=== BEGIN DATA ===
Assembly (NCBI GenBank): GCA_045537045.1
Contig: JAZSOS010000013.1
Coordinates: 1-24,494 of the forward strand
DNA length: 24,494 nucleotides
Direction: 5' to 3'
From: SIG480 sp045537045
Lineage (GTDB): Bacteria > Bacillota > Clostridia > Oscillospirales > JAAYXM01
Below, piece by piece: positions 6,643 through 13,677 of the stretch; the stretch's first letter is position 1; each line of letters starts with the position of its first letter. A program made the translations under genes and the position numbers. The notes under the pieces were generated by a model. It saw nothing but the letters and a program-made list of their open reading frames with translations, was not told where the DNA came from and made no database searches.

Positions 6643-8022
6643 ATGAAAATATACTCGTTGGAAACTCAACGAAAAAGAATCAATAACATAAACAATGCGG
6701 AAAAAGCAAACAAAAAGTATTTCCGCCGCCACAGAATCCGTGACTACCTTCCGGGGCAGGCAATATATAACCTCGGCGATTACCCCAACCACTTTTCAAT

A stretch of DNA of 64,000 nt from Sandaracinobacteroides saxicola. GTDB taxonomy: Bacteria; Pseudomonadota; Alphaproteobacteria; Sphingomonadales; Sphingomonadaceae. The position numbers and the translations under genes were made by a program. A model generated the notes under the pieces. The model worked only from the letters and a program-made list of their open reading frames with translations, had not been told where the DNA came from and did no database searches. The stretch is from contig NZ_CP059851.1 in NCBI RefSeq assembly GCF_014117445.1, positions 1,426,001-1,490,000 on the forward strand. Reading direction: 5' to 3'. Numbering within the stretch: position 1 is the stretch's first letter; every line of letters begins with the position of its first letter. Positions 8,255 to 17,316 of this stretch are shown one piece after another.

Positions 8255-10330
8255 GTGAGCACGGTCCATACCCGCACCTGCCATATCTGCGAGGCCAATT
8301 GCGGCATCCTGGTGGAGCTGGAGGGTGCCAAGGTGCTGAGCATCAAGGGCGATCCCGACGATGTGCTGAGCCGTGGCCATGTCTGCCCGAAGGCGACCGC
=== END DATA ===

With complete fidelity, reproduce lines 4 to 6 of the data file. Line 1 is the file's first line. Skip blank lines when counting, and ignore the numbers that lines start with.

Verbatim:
DNA length: 24,494 nucleotides
Direction: 5' to 3'
From: SIG480 sp045537045